In a piece for the New York Times, Jonah Keri makes a rather interesting and detailed case for the Yankees to get younger next season.
While the dangers of complacency are numerous, he highlights the 2002
Anaheim Angels as the classic cautionary tale for what Yankees general
manager Brian Cashman faces in the coming months.
After winning the World Series in
2002, the Angels replaced just two players during the offseason, a
roster that was largely built on a house of cards due to small sample
sizes from the likes of Scott Spiezio, Adam Kennedy, Ben Weber, Russ
Ortiz and Jarrod Washburn. In 2003, the Angels lost 22 more games,
finishing below .500 and in third place in the American League West.
Obviously the Yankees are a much
different case, with an ability to absorb a few bad contracts, but Keri
sees danger in the Yankees standing pat going into 2010. He writes that
few players are more likely to see a regression than those in their
late-30s following a bounce-back season. Hideki Matsui, Johnny Damon
and Andy Pettitte all played key roles in New York’s championship run
in 2009, however they are all 35 or older, with regression to the mean
far more likely than repeating their previous success.
Though he doesn’t offer alternatives to the players mentioned above, Keri argues that the Yankees should
try to add younger players to avoid such regression. As of now, it looks like the Bombers won’t heed his warning, as they hope to retain Damon while Pettitte is also expected to return. To Cashman’s credit, Matsui, the biggest injury risk due to his surgically-repaired knees, is on the back burner.
Lost in the nifty base running by Dustin Pedroia that won Sunday’s game against the Rays, the Red Sox set a new major league record by striking out 11 batters in a row, per Peter Abraham of The Boston Globe. Starter Eduardo Rodriguez struck out the final six Rays he faced and reliever Heath Hembree struck out five Rays in a row after that. Tom Seaver had the previous consecutive strikeout streak of 10, set on April 22, 1970 against the Padres.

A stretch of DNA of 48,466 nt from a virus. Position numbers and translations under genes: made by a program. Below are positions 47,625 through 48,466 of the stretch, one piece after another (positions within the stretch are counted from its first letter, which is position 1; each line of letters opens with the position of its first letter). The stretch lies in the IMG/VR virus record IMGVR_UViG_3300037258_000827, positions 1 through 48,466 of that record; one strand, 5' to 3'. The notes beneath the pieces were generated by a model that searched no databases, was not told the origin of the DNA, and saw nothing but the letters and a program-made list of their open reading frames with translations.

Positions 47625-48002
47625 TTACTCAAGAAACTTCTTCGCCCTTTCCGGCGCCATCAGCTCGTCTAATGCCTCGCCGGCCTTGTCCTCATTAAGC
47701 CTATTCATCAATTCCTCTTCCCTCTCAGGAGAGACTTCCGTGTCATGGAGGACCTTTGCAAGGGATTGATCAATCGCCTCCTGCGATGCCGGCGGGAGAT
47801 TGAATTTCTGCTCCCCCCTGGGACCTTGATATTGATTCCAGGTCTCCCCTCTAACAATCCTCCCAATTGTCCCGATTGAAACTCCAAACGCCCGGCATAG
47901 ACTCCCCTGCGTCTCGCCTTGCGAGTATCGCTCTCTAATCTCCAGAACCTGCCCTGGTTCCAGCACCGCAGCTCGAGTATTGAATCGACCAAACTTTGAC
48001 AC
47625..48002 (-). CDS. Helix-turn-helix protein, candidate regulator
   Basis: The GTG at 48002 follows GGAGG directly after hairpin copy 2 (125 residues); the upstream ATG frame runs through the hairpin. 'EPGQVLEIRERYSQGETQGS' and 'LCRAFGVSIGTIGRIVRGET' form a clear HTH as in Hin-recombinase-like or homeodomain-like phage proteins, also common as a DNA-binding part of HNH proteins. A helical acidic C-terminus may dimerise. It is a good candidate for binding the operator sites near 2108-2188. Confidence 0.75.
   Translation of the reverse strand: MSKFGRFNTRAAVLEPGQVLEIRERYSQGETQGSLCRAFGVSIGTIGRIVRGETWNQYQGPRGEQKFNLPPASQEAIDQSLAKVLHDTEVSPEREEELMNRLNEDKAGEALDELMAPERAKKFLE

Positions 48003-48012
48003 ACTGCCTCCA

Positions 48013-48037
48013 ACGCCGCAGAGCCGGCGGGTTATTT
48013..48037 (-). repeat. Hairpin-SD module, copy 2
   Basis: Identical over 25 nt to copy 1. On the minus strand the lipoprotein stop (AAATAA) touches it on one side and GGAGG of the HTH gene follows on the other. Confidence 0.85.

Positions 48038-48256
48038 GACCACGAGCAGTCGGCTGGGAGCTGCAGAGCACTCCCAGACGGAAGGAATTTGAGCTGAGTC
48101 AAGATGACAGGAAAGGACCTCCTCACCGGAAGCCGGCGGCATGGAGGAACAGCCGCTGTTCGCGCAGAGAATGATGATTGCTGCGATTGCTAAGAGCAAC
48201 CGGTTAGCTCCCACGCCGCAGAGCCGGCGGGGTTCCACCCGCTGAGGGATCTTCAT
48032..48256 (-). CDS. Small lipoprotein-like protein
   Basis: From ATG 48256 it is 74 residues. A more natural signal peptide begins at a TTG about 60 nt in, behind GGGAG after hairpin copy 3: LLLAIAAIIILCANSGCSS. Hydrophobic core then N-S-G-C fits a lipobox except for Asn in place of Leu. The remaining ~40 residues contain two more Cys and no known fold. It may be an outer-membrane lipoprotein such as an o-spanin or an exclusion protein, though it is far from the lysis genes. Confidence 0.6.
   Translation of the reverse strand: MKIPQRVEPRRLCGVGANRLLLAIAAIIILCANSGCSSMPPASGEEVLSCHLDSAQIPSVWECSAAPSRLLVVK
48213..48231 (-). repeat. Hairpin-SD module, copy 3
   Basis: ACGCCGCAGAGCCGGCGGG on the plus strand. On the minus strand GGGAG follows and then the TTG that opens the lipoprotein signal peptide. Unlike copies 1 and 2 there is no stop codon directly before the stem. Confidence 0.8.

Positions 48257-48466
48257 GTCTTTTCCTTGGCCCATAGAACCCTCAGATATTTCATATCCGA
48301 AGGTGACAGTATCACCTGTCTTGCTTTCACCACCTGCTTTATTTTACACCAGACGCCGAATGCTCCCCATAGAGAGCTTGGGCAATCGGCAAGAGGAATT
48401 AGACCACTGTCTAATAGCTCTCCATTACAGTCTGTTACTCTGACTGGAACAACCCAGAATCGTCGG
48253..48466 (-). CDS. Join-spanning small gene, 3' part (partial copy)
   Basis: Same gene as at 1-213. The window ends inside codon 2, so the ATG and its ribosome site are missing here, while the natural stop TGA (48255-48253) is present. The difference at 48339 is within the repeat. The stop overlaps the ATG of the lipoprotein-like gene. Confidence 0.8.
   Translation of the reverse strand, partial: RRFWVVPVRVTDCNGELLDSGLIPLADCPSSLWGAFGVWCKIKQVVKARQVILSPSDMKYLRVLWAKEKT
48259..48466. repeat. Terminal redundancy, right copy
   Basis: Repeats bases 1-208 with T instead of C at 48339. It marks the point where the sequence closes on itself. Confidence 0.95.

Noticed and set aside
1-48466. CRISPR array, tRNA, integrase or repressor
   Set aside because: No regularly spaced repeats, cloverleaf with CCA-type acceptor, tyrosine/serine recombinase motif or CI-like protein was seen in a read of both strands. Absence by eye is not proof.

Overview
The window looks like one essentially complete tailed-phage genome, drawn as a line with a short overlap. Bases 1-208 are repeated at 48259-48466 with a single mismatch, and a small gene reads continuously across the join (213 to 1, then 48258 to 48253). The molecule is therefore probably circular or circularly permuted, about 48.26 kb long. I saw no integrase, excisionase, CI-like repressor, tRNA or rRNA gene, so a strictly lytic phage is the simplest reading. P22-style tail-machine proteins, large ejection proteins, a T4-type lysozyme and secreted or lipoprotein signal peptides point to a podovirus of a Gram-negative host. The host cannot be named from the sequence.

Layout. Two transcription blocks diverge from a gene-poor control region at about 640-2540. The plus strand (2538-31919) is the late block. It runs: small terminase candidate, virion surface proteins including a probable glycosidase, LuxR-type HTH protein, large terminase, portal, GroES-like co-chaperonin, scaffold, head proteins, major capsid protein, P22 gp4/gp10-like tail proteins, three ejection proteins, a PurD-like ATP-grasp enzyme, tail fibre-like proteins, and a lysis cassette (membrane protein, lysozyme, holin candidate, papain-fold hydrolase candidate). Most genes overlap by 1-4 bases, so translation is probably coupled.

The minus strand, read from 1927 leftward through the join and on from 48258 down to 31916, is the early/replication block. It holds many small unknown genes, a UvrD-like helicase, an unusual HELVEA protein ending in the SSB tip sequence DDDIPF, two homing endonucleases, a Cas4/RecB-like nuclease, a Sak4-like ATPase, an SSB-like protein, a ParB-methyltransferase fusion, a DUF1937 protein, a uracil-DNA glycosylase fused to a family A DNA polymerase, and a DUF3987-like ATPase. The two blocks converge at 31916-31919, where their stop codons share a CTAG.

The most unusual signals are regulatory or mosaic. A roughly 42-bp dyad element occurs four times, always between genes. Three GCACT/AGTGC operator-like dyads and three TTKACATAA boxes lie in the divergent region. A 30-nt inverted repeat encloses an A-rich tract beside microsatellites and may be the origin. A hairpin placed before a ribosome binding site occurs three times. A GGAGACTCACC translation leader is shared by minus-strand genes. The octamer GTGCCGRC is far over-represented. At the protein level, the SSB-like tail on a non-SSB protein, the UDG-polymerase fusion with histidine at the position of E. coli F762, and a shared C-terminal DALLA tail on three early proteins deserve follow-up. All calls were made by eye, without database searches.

The Red Sox also set a team record with 23 strikeouts in total: 13 by Rodriguez, five by Hembree, one by Matt Barnes, and four by Joe Kelly. Per Abraham, that’s the most strikeouts in a 10-inning game since at least 1913 and the most in a game of any length since 2004.
For Rodriguez, Sunday marked the first double-digit strikeout game of his career. He has pitched quite well since returning to the rotation at the start of the second half. Over 13 starts, the lefty has a 3.10 ERA with a 70/23 K/BB ratio in 72 2/3 innings.
Dodgers second baseman Charlie Culberson delivered a walk-off solo home run in the bottom of the 10th inning, clinching the NL West for the Dodgers on Sunday afternoon. What a way to celebrate Vin Scully’s final home game behind the microphone.
The Dodgers were trailing 2-1 in the seventh inning, but shortstop Corey Seager tripled in a run to tie the game. Rockies outfielder David Dahl untied the game in the top of the ninth with a two-out solo home run off of Kenley Jansen. But Seager once again rose to the occasion, blasting a game-tying solo shot in the bottom half of the ninth against Adam Ottavino. That would set the stage for Culberson in the next frame.
Culberson, a former Rockie, came into the afternoon with a .591 OPS and zero home runs in 53 plate appearances. He finished the afternoon 3-for-5 with the homer.
It’s the fourth consecutive season in which the Dodgers have won the NL West. The Cubs have clinched the best record, which means they’ll play the winner of the Wild Card game. The Dodgers will play the Nationals in the NLDS. The Nationals have a 1.5-game lead over the Dodgers for home-field advantage, so both teams are still playing for something of importance in the regular season’s final week.